Chief Justice, Roxane George-Wiltshire on Monday ordered Minister of Legal Affairs, Basil Williams to bring into force the Judicial Review Act (JRA)by July 31, 2018.
The Bill was approved by the National Assembly and eventually signed into law by then President Bharrat Jagdeo 2010, but was never operationalised.
Attorney-at-Law, Anil Nandlall, who got a temporary High Court order in December 2017, said when the Bill comes into effect, ordinary Guyanese would be better able to exercise legal leverage against the government.
“A number of remedies you can get now against public officials and take against the government. You can’t get an injunction right now against the government. Under this Act, you can get it. You file for a judicial review, ordinarily before this act, you could not have gotten compensation, now you can get compensation and whole set of remedies for abuse of power by any public officer or any statutory agency,” Nandlall said.
The Court Ordered the Respondent to pay to the Nandlall, GY$100,000 in cost. Nandlall was represented by Manoj Narayan and Rajendra Ramkisson Jaigobin.
The High Court noted the relationship between the Judicial Review Act and the recently introduced Civil Procedure Rules (CPR). In delivering her judgement, Nandlall said the Chief Justice considered the fact that the 65-member National Assembly had supported the Bill unanimously, and he and the Guyana Bar Association had written the Minister of Legal Affairs requesting that the Judicial Review Act be operationalised.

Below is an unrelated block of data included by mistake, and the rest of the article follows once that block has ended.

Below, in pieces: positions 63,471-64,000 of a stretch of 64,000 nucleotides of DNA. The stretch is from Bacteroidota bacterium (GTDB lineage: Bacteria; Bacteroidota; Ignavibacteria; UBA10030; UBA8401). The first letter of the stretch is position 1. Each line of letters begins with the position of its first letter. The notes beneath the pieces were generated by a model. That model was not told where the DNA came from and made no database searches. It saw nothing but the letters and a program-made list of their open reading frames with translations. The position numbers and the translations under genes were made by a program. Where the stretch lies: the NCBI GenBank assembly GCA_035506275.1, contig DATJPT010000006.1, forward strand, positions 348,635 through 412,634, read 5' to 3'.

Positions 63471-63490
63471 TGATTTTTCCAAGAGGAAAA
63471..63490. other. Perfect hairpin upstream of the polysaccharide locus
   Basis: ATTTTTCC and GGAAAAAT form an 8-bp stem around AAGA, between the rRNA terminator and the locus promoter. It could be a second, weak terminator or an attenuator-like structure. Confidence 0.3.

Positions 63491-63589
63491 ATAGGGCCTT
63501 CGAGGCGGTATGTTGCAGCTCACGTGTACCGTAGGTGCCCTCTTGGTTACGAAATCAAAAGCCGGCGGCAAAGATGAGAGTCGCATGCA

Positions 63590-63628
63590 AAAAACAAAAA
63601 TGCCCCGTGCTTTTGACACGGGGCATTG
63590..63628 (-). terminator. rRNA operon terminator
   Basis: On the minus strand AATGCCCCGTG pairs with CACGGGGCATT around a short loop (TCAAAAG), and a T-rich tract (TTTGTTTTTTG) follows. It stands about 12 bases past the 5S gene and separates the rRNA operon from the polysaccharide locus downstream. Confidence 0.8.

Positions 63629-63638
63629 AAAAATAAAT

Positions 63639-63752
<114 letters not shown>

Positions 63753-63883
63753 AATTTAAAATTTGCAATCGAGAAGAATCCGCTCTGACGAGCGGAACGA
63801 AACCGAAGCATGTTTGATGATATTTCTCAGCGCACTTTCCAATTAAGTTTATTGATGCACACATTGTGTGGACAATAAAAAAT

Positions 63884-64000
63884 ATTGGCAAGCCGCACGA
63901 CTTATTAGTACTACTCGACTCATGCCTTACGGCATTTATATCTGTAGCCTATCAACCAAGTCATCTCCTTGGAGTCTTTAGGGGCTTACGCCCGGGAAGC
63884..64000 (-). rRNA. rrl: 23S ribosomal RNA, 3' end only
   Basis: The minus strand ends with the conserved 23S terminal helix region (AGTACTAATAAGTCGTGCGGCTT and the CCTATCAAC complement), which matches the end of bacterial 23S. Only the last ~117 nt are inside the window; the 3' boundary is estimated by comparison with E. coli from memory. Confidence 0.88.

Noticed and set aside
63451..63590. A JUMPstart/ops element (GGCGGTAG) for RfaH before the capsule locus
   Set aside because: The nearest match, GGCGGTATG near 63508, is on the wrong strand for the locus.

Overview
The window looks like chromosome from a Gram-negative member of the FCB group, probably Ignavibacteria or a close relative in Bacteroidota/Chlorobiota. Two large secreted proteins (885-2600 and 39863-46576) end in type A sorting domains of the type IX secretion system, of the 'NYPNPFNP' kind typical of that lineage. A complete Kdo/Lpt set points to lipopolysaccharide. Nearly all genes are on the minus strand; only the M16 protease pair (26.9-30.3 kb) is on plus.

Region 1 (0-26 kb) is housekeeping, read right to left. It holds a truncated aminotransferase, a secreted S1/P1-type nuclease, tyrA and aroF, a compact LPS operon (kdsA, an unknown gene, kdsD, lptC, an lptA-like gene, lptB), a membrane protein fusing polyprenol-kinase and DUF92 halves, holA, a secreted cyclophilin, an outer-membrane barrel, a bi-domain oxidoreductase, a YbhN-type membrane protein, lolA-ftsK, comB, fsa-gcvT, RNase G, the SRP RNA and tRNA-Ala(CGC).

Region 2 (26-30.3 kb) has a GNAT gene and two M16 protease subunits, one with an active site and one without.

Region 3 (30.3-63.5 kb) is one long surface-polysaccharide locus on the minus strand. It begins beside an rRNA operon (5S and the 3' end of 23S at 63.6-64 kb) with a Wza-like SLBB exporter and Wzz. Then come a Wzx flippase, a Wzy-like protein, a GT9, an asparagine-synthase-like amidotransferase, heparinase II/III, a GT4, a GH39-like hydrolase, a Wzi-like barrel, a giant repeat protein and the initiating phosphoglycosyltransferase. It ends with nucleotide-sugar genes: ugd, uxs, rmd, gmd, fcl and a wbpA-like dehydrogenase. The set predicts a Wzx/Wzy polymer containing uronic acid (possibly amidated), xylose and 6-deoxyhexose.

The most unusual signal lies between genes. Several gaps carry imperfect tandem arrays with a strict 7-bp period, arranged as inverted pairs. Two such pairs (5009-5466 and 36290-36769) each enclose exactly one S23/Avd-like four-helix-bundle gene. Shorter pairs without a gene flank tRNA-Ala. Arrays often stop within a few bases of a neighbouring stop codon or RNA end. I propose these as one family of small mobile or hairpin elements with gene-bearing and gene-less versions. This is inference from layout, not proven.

However, Nandlall said the High Court noted that no action had been taken although the current government has been in office for three years. “The Court accepted the Applicant’s submission that when the CPR came into force, the discretion which the Respondent had to bring the Act into force was transformed into an obligatory duty and the Respondent failed to discharge this duty,” said Nandlall.
Then Chancellor of the Judiciary, Carl Singh had paved the way for the CPR to take effect in February, 2017.
On the thorny question of whether the Chief Justice had over-stepped her boundaries into the work of the Executive in violation of the doctrine of separation of powers, Nandlall said Justice George-Wiltshire rejected that argument on the ground that the Executive had already completed its work on the Bill, to the extent that it had been approved by the legislature and assented by the President. “The Chief Justice also considered the Respondents submission that the Court would be breaching the separation of powers doctrine if it were to mingle in the affairs of the legislative and executive.
The Honourable Court made it clear that the JRA had been assented to already which meant it had passed the stage of the legislative arm. Further, that in a situation where the Minister failed to perform his duty, the Court is empowered to compel the said Minister to perform his duty,” said Nandlall, a former Attorney General and Minister of Legal Affairs.